By Scott A. Cupp
This is the 150th in my series of Forgotten, Obscure or Neglected Films
For me, this week we really do have a Forgotten Film. I recorded Time After Time the other day knowing I had seen it somewhere along the way, though not in the theater when it was released. It was released in late August 1979 when my work schedule was pretty hectic and I was dating the amazing Sandi. Two months later, Montgomery Ward moved me from San Antonio to Laredo, Texas, which was like going to the third or fourth level of Hell.
Anyway, I knew the basic premise. Jack the Ripper steals H. G. Wells’ real time machine and goes to 1979 San Francisco. Wells follows and tries to stop him. Sounds like a film I would really love. But I didn’t remember hardly anything about it before I screened it yesterday.
As I watched the film, I did not recall anything specific about it. I really think that I must have never seen it, but I knew enough about it to think I did.
I gave you the basics. Dr. John Leslie Stevenson (David Warner) is a London doctor in 1893 with some truly nasty habits which include slicing up prostitutes in Whitechapel and sending notes signed “Jack the Ripper.” He is a friend of H. G. Wells, visiting regularly for dinner and chess. As the film opens, Stevenson commits one of the murders on his way to Wells’ (played by Malcolm McDowell) for dinner.
Wells has something to show his friends on this particular evening – a working time machine. His is reluctant to test it yet, but he shows his guests the basic operations. A truly bad move on his part. The demonstration is interrupted when police arrive at the house looking for the murderer. Clues have led them to the area and while there, they discover Stevenson’s medical bag contains some bloody ephemera and souvenirs from the murder. The house is immediately searched but Stevenson cannot be found.
When the police leave, Wells suddenly has a revelation and going into his basement, he finds the time machine is missing. As he is watching, the machine returns empty, using a recall method that Wells had installed. He peers into the cab of the machine and finds it has been set for 1979. He hurriedly borrows money from his housekeeper and uses the machine to travel to the future.
Wells has imagined a utopian future where logic and reason have removed war and crime from the human condition. Not taking the Earth’s rotation into account, Wells arrives in San Francisco instead of London as he expected. His Victorian clothes and manners add a humorous effect to the film.
He realizes he has no easy way to find Stevenson, so he goes to a jeweler to sell some of the jewelry but fails in this attempt since the jeweler wants some form of identification. He eventually ends up at a pawn shop where such trivialities are not a matter of concern.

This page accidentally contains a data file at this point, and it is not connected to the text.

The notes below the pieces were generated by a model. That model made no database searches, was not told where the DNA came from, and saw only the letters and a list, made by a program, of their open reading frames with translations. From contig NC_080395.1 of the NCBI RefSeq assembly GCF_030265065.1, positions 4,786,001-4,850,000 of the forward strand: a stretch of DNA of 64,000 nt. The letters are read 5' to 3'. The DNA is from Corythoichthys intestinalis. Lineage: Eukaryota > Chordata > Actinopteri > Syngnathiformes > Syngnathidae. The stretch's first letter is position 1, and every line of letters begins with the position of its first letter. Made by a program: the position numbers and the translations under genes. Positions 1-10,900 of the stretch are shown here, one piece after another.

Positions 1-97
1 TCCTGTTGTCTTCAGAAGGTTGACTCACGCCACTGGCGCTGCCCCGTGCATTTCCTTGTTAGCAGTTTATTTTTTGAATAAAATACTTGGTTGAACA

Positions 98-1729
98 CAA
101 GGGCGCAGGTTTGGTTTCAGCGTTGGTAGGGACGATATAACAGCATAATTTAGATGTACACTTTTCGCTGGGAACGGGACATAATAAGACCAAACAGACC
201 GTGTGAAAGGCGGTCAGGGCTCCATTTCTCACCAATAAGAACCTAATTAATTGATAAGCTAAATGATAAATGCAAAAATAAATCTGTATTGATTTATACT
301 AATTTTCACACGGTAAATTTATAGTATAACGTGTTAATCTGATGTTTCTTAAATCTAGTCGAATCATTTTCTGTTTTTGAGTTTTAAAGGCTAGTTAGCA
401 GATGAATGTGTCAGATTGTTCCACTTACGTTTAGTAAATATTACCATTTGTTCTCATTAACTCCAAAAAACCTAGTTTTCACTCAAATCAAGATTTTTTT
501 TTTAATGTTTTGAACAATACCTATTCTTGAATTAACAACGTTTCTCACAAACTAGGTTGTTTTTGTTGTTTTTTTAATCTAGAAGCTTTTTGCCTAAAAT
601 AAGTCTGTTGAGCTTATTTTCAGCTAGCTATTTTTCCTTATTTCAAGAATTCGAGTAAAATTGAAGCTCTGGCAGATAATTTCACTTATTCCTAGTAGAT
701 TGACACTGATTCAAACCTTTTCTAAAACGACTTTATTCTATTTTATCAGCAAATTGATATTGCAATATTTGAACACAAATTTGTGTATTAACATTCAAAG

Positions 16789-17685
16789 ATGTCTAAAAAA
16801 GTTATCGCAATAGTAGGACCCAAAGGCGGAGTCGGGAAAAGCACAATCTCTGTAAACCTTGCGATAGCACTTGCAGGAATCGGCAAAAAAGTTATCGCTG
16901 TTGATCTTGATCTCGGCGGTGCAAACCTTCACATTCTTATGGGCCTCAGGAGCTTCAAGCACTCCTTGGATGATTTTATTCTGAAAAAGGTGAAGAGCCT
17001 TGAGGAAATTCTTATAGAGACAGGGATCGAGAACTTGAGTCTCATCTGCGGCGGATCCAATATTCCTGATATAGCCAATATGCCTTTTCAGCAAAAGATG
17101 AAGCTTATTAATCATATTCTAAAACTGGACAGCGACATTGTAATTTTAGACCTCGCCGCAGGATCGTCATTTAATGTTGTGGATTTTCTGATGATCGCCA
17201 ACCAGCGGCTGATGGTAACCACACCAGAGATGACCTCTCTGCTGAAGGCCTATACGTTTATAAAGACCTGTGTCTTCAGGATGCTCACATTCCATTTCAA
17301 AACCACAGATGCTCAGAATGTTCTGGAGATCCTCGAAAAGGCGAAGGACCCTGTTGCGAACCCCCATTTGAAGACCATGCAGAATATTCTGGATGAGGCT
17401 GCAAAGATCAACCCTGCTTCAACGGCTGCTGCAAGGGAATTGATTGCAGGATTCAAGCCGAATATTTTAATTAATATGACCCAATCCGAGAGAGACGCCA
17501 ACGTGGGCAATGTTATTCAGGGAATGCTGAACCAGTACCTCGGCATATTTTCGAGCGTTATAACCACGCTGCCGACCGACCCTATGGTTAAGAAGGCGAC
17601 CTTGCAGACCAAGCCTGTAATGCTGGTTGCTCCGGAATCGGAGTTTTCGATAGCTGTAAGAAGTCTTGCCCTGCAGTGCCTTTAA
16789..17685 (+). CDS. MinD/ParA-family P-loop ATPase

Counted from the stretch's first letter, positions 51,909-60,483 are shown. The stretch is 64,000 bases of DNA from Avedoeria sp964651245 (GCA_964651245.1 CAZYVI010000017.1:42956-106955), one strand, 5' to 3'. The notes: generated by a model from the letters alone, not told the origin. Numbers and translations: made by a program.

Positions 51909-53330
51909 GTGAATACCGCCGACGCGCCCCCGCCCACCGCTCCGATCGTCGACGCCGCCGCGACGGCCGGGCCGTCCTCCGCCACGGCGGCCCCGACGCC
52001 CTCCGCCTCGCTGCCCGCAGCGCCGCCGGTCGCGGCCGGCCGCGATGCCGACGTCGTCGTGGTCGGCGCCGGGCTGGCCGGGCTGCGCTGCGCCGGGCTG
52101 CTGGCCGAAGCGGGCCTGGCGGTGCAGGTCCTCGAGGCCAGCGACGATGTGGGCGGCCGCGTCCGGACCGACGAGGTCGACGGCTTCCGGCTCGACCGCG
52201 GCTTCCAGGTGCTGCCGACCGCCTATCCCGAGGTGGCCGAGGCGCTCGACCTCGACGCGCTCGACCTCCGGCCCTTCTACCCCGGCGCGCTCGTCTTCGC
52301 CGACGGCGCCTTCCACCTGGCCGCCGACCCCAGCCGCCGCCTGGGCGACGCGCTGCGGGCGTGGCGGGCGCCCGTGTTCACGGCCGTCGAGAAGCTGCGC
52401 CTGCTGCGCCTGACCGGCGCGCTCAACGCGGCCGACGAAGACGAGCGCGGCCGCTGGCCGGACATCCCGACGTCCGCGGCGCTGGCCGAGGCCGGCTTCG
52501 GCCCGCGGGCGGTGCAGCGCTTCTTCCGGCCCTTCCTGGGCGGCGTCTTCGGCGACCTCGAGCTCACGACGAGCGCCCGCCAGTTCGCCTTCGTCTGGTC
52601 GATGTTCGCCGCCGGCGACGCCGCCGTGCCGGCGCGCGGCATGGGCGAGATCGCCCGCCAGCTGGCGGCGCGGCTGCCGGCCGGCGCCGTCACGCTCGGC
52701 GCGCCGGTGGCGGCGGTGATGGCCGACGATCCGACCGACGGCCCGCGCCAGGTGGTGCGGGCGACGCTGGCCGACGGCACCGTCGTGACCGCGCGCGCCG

Realizing that Stevenson will have to convert his British currency and coins to American dollars he goes from bank to bank to try and find a clue. At the Chartered Bank of London, he meets the Foreign Currency Exchange Officer Amy Robbins (Mary Steenburgen), who has handled a transaction for Stevenson the day before and has recommended the Hyatt Regency to him.
Wells tracks Stevenson there. A fight ensues and Stevenson flees. With wells in pursuit, the two ran for an interminable period before Stevenson is hit by a car. He is tracked to the hospital where Wells is told that Stevenson is dead.
Amy has flirted with Wells and aggressively pursued him while he was at the bank. So when he returns to the area, she picks him up and takes him to lunch. They tour the city and end up as lovers. Soon it becomes apparent that Stevenson is not dead and, when he exchanges money again, he figures out that Amy was the one who set Wells on his trail.
I’ll save the rest for you to see for yourself. It’s kind of fun. McDowell and Steenburgen worked very well together, and they obviously enjoyed their time together, as they were married the next year and stayed together for ten years.
Much of the film’s charm comes from the reactions of a highly educated and fairly liberal Victorian writer to the world of 1979. McDowell plays Wells almost a naïf in his reactions to the knowledge of two (!!!) WORLD WARS as well as other wars. And the ease with which someone in the U.S. could procure a firearm. And the idea of Women’s Liberation.
All in all, I enjoyed the film, seeing it for the first time since I no longer recall the early viewing. And I loved the soundtrack from one of my favorite composers, Miklos Rozsa. It was reminiscent of some of my favorites of his work, like El Cid and Ben Hur.
According to Slashfilm.com, Time After Time has been picked up by Kevin Williamson of Scream fame and ABC has picked up the series. No idea when this will be happening, but the article was from September 2015. Of course, I had no idea of this when I selected the film for viewing. It had been a part of a science fiction marathon on TCM on New Years’ Day.
It appears to be readily available for reasonable prices if you want to find it. If you have not seen it, give it a look. If you saw it more than 30 years ago and remember nothing about it, also give it a try. And, as always, remember my taste is in my mouth and your mileage may vary.
Series organizer Todd Mason hosts more Tuesday Forgotten Film reviews at his own blog and posts a complete list of participating blogs.